Venu Udugula on Sai Pallavi and Rana Daggubati’s ‘Virata Parvam’: My intention was not to romanticise the Naxal movement

Director Venu Udugula opens up on the real story that inspired the Sai Pallavi-Rana Daggubati starrer and his interest in true-to-reality cinema

Director Venu Udugula opens up on the real story that inspired the Sai Pallavi-Rana Daggubati starrer and his interest in true-to-reality cinema

“I like human dramas, stories that are realistic in presenting different facets of life,” says director Venu Udugula, when he discusses his approach to writing and filmmaking. He believes there is no dearth of stories to narrate if one keenly observes the happenings around them. His first Telugu film, Needi Naadi Oke Katha, was a commentary on the education system. He followed it up with the Sai Pallavi and Rana Daggubati starrer Virata Parvam, the Telugu romance drama inspired by true events in Telangana of the 1990s.

The director was aware that he was steering away from mainstream norms when he began working on the film. “I wanted to narrate this story with honesty and integrity. I could have easily incorporated a situation where Sai Pallavi dances to a Telangana folk number, if the box office math is all that I had in mind. This film has no room for that.”

Sarala’s story

The story was inspired by events involving a young woman named Sarala, who was suspected to be a covert agent and reportedly shot by the Naxals. Venu researched for four years, trying to piece together her story. “The girl went in search of the dalam (the Naxal group), inspired by their ideology. She travelled all the way from Khammam to Nizamabad. The Naxals suspected her to be a covert agent sent by the police and killed her. What we have shown in the film – the treatment meted out to Vennela (Sai Pallavi) by the group – is far milder than what Sarala went through.”

Venu says he was moved by Sarala’s journey and was determined to narrate her story. Sticking to the facts would have made the film a docu-drama. He introduced a love story for cinematic appeal.

Rana Daggubati as Ravanna in ‘Virata Parvam’

The news clippings shown at the end of the film point to Shankaranna, a Naxal leader, having shot Sarala. In the film, the Ravanna character enacted by Rana is a fictional one. Venu reasons that since the love story is fictional, it would not have been appropriate to use Shankaranna as Rana’s on-screen name: “From what I learnt from my research, Shankaranna did not seem like an inspirational character for this story. He was prone to make hasty decisions and was not a likeable character.”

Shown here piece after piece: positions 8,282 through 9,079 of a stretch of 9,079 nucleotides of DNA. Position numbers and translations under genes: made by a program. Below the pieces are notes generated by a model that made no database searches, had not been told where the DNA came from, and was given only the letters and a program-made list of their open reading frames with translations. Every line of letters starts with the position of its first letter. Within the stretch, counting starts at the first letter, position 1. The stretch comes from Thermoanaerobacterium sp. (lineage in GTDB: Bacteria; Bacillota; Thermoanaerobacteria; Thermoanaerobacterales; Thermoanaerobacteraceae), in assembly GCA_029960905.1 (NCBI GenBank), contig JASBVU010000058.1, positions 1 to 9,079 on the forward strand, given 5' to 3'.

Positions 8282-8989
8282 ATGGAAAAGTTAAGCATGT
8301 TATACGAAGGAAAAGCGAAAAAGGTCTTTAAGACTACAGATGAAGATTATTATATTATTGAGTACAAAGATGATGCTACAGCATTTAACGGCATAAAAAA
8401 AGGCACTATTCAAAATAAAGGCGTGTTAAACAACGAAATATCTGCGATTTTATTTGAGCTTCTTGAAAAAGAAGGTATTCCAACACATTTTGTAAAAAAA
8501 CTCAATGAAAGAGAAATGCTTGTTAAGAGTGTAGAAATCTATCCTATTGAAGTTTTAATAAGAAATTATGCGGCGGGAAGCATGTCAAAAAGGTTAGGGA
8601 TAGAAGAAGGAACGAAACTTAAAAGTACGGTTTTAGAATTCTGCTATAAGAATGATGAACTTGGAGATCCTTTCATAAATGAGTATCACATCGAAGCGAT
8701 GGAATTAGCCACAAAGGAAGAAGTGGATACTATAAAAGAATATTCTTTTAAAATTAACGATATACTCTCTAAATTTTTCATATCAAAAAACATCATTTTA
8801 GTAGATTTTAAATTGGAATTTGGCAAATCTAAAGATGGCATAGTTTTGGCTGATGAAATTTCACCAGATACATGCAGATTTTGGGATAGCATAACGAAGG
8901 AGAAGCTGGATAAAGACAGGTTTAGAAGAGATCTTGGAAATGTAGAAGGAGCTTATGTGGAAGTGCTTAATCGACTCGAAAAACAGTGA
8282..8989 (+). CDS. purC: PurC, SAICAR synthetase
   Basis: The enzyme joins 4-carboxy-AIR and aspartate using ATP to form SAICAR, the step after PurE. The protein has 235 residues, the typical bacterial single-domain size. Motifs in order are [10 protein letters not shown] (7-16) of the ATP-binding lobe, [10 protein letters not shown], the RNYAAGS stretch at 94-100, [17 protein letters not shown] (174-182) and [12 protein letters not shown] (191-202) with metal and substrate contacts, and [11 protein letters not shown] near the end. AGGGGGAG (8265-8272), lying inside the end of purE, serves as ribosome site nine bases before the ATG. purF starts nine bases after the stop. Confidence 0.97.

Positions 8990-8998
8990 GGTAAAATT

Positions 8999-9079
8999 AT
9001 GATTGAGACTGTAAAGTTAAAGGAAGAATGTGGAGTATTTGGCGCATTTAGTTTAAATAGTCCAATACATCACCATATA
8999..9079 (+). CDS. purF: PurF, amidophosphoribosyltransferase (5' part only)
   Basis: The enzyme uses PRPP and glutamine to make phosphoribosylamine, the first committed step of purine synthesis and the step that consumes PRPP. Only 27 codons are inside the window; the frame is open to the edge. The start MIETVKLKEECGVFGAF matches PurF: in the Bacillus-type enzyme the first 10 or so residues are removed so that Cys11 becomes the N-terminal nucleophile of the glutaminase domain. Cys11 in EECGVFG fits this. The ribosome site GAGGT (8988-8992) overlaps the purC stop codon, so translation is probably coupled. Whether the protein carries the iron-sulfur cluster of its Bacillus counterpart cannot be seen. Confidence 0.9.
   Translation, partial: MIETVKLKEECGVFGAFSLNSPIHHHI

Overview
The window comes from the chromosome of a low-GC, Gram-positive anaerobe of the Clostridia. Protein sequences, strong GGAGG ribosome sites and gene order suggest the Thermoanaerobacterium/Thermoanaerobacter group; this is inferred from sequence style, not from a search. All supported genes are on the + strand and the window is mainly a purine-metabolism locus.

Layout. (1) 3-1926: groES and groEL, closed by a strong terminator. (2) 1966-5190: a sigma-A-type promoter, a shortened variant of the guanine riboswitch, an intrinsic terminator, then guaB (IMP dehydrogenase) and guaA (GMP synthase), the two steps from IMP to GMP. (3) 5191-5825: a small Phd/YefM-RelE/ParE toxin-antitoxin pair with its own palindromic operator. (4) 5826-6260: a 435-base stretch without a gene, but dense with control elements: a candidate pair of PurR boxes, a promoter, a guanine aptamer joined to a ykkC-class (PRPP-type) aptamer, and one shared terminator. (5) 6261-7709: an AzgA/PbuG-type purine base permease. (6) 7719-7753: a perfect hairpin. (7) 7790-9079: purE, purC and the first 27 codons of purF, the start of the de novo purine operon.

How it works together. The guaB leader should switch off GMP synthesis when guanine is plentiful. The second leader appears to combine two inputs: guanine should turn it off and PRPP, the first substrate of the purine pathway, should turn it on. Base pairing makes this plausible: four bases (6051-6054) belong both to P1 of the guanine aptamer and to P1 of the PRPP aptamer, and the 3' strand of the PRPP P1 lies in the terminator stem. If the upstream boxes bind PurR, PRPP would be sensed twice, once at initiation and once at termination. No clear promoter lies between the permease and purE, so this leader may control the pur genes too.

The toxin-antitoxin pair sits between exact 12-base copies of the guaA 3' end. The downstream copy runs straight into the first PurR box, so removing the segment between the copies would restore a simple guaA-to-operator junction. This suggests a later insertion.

Loss of relevance

A love story against the backdrop of the Naxal movement, runs the risk of romanticising it. However, Venu emphasises that was not his intention. “In the case of Sarala, I thought if they did not understand why a young woman would go to great lengths to find and join them, it is an indication that they have failed. What changes can a group bring to society at large if they cannot understand one woman’s plight? If one were to narrate a realistic story of Telangana in the 1980s or 1990s, the socio-political milieu has to be reflected. I am aware that the current generation may not connect with the Naxal movement. The undercurrent of my story is that the Naxals made several such mistakes and did not change with time, hence they lost their relevance.”

(Clockwise from top) Nandita Das, Sai Pallavi, Easwari Rao, Zareena Wahab and Priyamani

(Clockwise from top) Nandita Das, Sai Pallavi, Easwari Rao, Zareena Wahab and Priyamani

Venu had searched for Sarala’s family while making the film, but there were no leads. It was only after the film was made that he got to know that the family is in Warangal. Venu, Sai Pallavi and Rana visited the family and requested them to watch the film, to allay any fears they might have about the depiction of Sarala’s character in the film. The family, however, asserted that they would watch the film after release: “Thankfully, they are very happy with the film,” says Venu.

Rooted cinema

Venu grew up in Hanamkonda, Warangal, and moved to Hyderabad 18 years ago. A self-taught filmmaker, he remembers watching international films screened by the Hyderabad Film Club and that bolstered his interest in making true-to-reality cinema. “I believe that our audience is mature and will accept different stories. During the pandemic, people have been watching Malayalam and Tamil cinema more than before and have been exposed to different styles of filmmaking. Unless we attempt something new, how will we know if the audience will accept it or not?”

For Virata Parvam, his brief to music composer Suresh Bobbili, art director Nagendra, cinematographers Divakar Mani and Dani Sanchez-Lopez was to move away from the norm. “The camera movements happen with a purpose and quite organically. We did not resort to the regular method of an extreme closeup during an emotional scene and a rousing background score that would manipulate the audience to shed tears. Suresh Bobbili brought in Telangana folk instrument players and around 90% of the music was recorded using live instruments. Some of the lyricists are also Telugu writers who are exploring lyric writing for the first time. I wanted the film to reflect the poetic temperament of Vennela’s story.”

Crime Today News | Hyderabad


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